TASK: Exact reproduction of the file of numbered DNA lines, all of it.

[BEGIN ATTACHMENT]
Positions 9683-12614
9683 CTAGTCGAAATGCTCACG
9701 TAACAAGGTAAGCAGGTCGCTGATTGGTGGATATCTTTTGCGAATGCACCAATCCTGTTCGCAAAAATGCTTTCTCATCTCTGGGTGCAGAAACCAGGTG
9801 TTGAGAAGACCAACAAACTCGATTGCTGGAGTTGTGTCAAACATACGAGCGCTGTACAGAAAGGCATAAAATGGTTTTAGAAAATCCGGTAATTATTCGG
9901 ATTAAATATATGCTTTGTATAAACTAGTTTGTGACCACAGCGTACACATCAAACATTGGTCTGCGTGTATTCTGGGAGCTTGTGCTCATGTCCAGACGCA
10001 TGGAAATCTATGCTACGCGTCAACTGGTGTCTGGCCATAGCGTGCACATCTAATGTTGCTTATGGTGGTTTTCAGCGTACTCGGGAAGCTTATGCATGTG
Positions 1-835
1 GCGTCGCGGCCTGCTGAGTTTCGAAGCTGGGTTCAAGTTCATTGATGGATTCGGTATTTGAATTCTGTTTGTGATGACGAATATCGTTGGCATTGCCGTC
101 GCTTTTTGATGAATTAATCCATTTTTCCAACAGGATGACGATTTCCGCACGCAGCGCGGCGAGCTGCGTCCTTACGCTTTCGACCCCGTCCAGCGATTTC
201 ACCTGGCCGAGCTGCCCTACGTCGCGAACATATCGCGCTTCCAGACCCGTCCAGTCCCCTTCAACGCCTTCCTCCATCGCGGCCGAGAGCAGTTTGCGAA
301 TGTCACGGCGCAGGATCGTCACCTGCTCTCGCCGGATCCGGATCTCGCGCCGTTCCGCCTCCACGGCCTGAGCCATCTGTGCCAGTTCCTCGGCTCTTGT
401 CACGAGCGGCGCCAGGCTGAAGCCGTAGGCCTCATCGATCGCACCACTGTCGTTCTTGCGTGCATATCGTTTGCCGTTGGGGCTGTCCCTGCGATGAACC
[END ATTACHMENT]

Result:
Positions 9683-12614
9683 CTAGTCGAAATGCTCACG
9701 TAACAAGGTAAGCAGGTCGCTGATTGGTGGATATCTTTTGCGAATGCACCAATCCTGTTCGCAAAAATGCTTTCTCATCTCTGGGTGCAGAAACCAGGTG
9801 TTGAGAAGACCAACAAACTCGATTGCTGGAGTTGTGTCAAACATACGAGCGCTGTACAGAAAGGCATAAAATGGTTTTAGAAAATCCGGTAATTATTCGG
9901 ATTAAATATATGCTTTGTATAAACTAGTTTGTGACCACAGCGTACACATCAAACATTGGTCTGCGTGTATTCTGGGAGCTTGTGCTCATGTCCAGACGCA
10001 TGGAAATCTATGCTACGCGTCAACTGGTGTCTGGCCATAGCGTGCACATCTAATGTTGCTTATGGTGGTTTTCAGCGTACTCGGGAAGCTTATGCATGTG
Positions 1-835
1 GCGTCGCGGCCTGCTGAGTTTCGAAGCTGGGTTCAAGTTCATTGATGGATTCGGTATTTGAATTCTGTTTGTGATGACGAATATCGTTGGCATTGCCGTC
101 GCTTTTTGATGAATTAATCCATTTTTCCAACAGGATGACGATTTCCGCACGCAGCGCGGCGAGCTGCGTCCTTACGCTTTCGACCCCGTCCAGCGATTTC
201 ACCTGGCCGAGCTGCCCTACGTCGCGAACATATCGCGCTTCCAGACCCGTCCAGTCCCCTTCAACGCCTTCCTCCATCGCGGCCGAGAGCAGTTTGCGAA
301 TGTCACGGCGCAGGATCGTCACCTGCTCTCGCCGGATCCGGATCTCGCGCCGTTCCGCCTCCACGGCCTGAGCCATCTGTGCCAGTTCCTCGGCTCTTGT
401 CACGAGCGGCGCCAGGCTGAAGCCGTAGGCCTCATCGATCGCACCACTGTCGTTCTTGCGTGCATATCGTTTGCCGTTGGGGCTGTCCCTGCGATGAACC